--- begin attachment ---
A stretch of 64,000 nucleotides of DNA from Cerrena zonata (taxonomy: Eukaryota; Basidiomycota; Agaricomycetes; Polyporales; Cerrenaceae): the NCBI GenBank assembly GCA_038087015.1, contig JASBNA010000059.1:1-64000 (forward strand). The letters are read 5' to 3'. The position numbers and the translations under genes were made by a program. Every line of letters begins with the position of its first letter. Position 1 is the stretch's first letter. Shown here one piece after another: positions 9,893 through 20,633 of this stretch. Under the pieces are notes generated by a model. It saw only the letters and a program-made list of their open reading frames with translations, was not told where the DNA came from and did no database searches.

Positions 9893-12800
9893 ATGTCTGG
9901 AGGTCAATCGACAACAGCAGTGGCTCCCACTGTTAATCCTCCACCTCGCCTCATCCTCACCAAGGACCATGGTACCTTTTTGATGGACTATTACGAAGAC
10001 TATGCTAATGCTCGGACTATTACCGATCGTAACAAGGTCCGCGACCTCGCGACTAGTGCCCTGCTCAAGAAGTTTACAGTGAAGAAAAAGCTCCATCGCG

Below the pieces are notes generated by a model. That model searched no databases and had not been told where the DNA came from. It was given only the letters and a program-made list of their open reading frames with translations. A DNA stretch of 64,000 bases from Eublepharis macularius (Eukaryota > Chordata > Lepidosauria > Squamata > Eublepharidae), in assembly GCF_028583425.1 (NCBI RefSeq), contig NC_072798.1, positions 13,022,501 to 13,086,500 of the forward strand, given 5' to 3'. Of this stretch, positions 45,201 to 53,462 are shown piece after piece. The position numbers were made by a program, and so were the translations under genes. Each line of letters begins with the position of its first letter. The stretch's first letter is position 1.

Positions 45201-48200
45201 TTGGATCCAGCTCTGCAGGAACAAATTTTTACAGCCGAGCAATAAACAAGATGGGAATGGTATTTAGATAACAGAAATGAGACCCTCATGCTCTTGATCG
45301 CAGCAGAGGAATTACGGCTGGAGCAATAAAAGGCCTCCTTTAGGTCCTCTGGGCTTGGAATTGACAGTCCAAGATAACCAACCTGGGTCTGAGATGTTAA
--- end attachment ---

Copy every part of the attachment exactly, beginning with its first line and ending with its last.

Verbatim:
A stretch of 64,000 nucleotides of DNA from Cerrena zonata (taxonomy: Eukaryota; Basidiomycota; Agaricomycetes; Polyporales; Cerrenaceae): the NCBI GenBank assembly GCA_038087015.1, contig JASBNA010000059.1:1-64000 (forward strand). The letters are read 5' to 3'. The position numbers and the translations under genes were made by a program. Every line of letters begins with the position of its first letter. Position 1 is the stretch's first letter. Shown here one piece after another: positions 9,893 through 20,633 of this stretch. Under the pieces are notes generated by a model. It saw only the letters and a program-made list of their open reading frames with translations, was not told where the DNA came from and did no database searches.

Positions 9893-12800
9893 ATGTCTGG
9901 AGGTCAATCGACAACAGCAGTGGCTCCCACTGTTAATCCTCCACCTCGCCTCATCCTCACCAAGGACCATGGTACCTTTTTGATGGACTATTACGAAGAC
10001 TATGCTAATGCTCGGACTATTACCGATCGTAACAAGGTCCGCGACCTCGCGACTAGTGCCCTGCTCAAGAAGTTTACAGTGAAGAAAAAGCTCCATCGCG

Below the pieces are notes generated by a model. That model searched no databases and had not been told where the DNA came from. It was given only the letters and a program-made list of their open reading frames with translations. A DNA stretch of 64,000 bases from Eublepharis macularius (Eukaryota > Chordata > Lepidosauria > Squamata > Eublepharidae), in assembly GCF_028583425.1 (NCBI RefSeq), contig NC_072798.1, positions 13,022,501 to 13,086,500 of the forward strand, given 5' to 3'. Of this stretch, positions 45,201 to 53,462 are shown piece after piece. The position numbers were made by a program, and so were the translations under genes. Each line of letters begins with the position of its first letter. The stretch's first letter is position 1.

Positions 45201-48200
45201 TTGGATCCAGCTCTGCAGGAACAAATTTTTACAGCCGAGCAATAAACAAGATGGGAATGGTATTTAGATAACAGAAATGAGACCCTCATGCTCTTGATCG
45301 CAGCAGAGGAATTACGGCTGGAGCAATAAAAGGCCTCCTTTAGGTCCTCTGGGCTTGGAATTGACAGTCCAAGATAACCAACCTGGGTCTGAGATGTTAA